Seven Stages

courtesy of Seven Stages

This article originally appeared in Southern Exposure Vol. 14 No. 3/4, "Changing Scenes: Theater in the South." Find more from that issue here.

Del Hamilton is a risk-taker. As artistic director of Atlanta's Seven Stages theater — a group committed to producing new plays — Hamilton takes pride in giving a voice to many writers whose work "would not be possible in institutionalized theaters." Such plays often do not appeal to traditional funding sources or traditional theater patrons.

But Seven Stages succeeds because it has linked itself to the surrounding community. Begun in 1979 in a small storefront, Seven Stages is located in a transitional neighborhood. Its neighbors include several theaters, bars, vintage clothing stores, pizza joints, and a bookstore. In addition to producing new plays, Seven Stages has also become a forum for local artists to do readings of new plays and poetry or even to gather for a covered-dish Thanksgiving dinner.

When Hamilton discovers a project that he thinks would be valuable for the community, he includes it in his plans for the theater. For example, this past year Seven Stages offered a women's series of concerts, poetry readings, and workshops through a series titled Women's Voices. Included in this series were works by Kay Gardner, Odetta, Minnie Bruce Pratt, June Jordan, and Adrienne Torf. As an outgrowth of the series, Seven Stages also recently produced the world premiere of a new musical, Bang Bang Uber Alles, a collaborative effort between June Jordan and Adrienne Torf that explores the social and political responsibilities of the artist. In the play, a group of artists decides to take a stand against the Ku Klux Klan. When the show opened June 14, about a dozen Klan members staged a demonstration outside the theater.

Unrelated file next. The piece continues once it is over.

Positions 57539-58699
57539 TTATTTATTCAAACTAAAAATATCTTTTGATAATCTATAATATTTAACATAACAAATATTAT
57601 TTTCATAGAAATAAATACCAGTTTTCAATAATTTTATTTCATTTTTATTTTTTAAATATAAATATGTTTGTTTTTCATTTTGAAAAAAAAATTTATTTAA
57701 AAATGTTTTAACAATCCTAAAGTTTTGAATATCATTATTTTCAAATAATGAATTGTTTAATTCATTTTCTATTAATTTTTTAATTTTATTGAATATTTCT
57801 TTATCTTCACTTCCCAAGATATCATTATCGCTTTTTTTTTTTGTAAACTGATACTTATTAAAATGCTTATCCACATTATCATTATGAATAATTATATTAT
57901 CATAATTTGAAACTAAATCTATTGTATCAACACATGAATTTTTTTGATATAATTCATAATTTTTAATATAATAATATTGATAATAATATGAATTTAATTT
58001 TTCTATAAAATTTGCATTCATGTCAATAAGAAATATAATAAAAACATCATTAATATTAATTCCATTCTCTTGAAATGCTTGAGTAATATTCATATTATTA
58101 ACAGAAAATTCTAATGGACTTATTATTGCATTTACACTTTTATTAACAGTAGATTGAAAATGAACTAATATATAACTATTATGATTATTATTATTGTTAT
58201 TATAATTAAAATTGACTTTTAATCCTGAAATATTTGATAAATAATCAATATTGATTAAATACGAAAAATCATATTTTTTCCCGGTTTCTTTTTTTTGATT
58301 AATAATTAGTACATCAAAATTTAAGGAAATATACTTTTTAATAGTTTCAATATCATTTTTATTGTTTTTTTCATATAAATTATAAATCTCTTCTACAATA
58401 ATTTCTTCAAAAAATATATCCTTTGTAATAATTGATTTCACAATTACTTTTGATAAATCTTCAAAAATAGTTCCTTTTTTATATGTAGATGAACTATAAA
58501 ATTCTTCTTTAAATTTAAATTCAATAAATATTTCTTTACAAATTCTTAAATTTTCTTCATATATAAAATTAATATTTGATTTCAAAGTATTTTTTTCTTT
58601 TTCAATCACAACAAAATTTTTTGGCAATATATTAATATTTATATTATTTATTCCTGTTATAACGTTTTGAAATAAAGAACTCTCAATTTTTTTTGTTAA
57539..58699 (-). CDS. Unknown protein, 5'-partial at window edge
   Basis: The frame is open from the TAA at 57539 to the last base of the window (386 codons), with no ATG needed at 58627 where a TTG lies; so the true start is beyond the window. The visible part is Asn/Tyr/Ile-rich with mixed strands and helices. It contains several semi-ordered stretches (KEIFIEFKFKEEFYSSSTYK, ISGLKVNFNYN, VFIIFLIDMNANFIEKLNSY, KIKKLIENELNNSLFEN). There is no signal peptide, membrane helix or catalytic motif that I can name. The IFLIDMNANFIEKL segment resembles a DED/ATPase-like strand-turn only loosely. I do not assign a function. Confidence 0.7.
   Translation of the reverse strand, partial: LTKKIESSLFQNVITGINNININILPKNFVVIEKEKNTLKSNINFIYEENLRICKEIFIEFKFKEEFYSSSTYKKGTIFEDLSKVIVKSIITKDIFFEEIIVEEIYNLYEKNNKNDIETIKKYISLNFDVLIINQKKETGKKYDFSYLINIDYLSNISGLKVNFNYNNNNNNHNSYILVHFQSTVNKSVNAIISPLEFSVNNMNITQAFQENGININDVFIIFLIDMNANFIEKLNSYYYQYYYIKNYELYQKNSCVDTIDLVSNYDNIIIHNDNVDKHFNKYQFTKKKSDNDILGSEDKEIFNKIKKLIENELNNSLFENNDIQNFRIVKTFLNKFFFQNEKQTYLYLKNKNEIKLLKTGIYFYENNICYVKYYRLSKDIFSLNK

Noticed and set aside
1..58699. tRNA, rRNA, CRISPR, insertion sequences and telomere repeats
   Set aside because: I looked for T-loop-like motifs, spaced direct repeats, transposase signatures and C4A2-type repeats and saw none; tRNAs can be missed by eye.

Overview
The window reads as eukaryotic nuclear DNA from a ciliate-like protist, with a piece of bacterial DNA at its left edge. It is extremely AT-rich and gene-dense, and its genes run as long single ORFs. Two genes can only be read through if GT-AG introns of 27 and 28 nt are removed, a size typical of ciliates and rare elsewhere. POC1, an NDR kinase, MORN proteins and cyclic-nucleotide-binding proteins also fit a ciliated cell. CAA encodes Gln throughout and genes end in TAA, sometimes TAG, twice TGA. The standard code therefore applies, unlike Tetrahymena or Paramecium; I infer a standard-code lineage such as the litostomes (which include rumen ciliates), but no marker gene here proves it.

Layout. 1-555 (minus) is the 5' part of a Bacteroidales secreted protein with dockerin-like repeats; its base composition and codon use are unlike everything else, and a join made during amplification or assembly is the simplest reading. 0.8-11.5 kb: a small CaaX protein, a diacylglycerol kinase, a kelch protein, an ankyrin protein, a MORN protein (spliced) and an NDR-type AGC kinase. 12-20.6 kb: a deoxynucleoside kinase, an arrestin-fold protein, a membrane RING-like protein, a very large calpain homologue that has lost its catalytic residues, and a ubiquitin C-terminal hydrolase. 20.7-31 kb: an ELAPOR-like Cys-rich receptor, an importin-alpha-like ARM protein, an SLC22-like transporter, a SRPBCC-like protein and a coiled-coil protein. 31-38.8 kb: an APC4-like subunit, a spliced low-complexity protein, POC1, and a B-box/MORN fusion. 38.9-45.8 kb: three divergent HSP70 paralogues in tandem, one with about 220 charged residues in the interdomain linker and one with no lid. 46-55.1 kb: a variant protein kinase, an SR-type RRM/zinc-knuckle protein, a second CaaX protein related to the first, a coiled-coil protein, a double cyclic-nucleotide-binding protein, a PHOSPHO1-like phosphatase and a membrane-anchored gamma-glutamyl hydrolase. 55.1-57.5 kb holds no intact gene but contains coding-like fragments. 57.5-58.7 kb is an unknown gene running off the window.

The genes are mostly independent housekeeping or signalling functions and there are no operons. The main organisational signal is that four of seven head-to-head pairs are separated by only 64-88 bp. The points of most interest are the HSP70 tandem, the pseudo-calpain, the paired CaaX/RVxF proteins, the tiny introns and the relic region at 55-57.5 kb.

Hamilton says, "Our management and programming have become responsive to who is currently among us to continue the work. In this sense we have become truly radical, truly experimental. The experiment, which is not unlike a scientist's search for truth, has now led us to a deepening awareness that the work responds to the people who create it as much as it is a result of those who planned it."

During the past seven years, the theater has produced an abundance of new plays, as well as classics, musicals, and a number of Sam Shepard plays. While some of the plays failed to draw audiences, a few couldn't accommodate the crowds anxious to buy tickets.

Hamilton is also working to build a global community of theater artists. When he became aware of the work of South African playwright Adam Small, Seven Stages produced his Kanna — He is Coming Home, with Small in residence. The 1986-87 season includes two more plays by Small. Hamilton and Michael Keck, an Atlanta musician and actor, are working with Small on a new play. The South African government recently declined to issue visas for the two Americans to make a scheduled trip to the country to continue the collaboration with Small.

Hamilton has forged other international connections, including some with German artists. Through the Goethe Institute in Atlanta, Hamilton and Faye Allen, another Seven Stages staff member, traveled to Germany to study theater there. The visit was returned this spring when writers and critics from Berlin spent a few days in Atlanta watching rehearsals and sharing ideas from current theater activity in Germany with the local community.